An appellate court in the U.K. on Wednesday revived a lawsuit against Google over allegations that the company violated iPhone users' privacy by circumventing their no-tracking settings.
The lawsuit, brought by advocacy group Google You Owe Us, stemmed from Google's role in the "Safari hack" -- a privacy scandal that came to light in 2012 when researcher Jonathan Mayer reported that Google (and other companies) bypassed Safari's privacy settings and set tracking cookies.
Google You Owe Us, led by advocate Richard Lloyd, brought the case on behalf of at least 20,000 iPhone users whose privacy settings may have been circumvented between 2011 and 2012.
Wednesday's ruling reversed a decision by London judge Mark Warby, who dismissed the lawsuit last year on the grounds that the allegations, even if true, didn't establish that iPhone users suffered the kind of injury that would warrant a lawsuit.
The appellate judges said in a 25-page ruling that people can sue over privacy violations without having to prove “pecuniary loss or distress.”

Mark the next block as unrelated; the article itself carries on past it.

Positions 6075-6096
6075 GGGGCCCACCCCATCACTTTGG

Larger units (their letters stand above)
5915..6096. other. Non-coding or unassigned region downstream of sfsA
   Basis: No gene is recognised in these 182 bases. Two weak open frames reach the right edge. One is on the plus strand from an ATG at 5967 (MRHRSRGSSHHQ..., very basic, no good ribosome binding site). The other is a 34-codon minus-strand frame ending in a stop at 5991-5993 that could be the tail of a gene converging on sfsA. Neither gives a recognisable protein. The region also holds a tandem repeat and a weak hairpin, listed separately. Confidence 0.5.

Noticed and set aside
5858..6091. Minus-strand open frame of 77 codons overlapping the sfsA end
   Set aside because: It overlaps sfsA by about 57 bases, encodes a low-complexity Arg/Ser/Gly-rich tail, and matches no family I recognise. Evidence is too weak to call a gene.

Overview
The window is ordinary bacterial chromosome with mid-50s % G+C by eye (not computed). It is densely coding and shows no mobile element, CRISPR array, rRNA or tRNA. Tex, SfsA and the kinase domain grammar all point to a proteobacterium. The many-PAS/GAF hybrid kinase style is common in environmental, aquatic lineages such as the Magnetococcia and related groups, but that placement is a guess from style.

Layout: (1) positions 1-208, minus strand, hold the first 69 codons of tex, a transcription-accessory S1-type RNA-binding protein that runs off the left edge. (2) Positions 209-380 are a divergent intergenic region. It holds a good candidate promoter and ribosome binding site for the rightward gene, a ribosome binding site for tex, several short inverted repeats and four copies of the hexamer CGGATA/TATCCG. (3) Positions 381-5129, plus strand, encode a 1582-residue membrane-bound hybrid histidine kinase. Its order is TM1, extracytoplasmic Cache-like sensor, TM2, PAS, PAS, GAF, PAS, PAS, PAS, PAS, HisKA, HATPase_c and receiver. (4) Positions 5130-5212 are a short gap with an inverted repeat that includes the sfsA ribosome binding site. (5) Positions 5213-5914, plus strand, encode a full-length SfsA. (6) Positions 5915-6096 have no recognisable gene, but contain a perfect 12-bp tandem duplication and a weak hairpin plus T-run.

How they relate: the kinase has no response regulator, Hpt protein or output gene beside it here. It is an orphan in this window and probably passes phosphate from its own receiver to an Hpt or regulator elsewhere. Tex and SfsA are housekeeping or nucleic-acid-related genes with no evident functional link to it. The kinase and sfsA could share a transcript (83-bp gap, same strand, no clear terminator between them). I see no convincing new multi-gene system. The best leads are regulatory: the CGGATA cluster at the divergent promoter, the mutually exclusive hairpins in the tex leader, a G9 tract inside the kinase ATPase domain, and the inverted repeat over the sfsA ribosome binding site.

“In my judgment, a person’s control over data ... does have a value, so that the loss of that control must also have a value,” Geoffrey Charles Vos, chancellor of the High Court, wrote in an opinion joined by two other appellate judges.
A Google spokesperson said the company believes the lawsuit “has no merit and should be dismissed.”
The spokesperson added, “This case relates to events that took place nearly a decade ago and that we addressed at the time.”
In the U.S., the Federal Trade Commission and state attorneys general fined Google more than $39 million for the Safari workaround.
The company also faced a class-action lawsuit on behalf of consumers in the U.S. Google agreed to donate $3 million to nonprofits to settle the matter, but a federal appellate court scuttled that deal. The appeals court sent the matter back to a trial judge, with instructions to hold a new hearing on the terms, including how the nonprofit recipients of the $3 million were selected.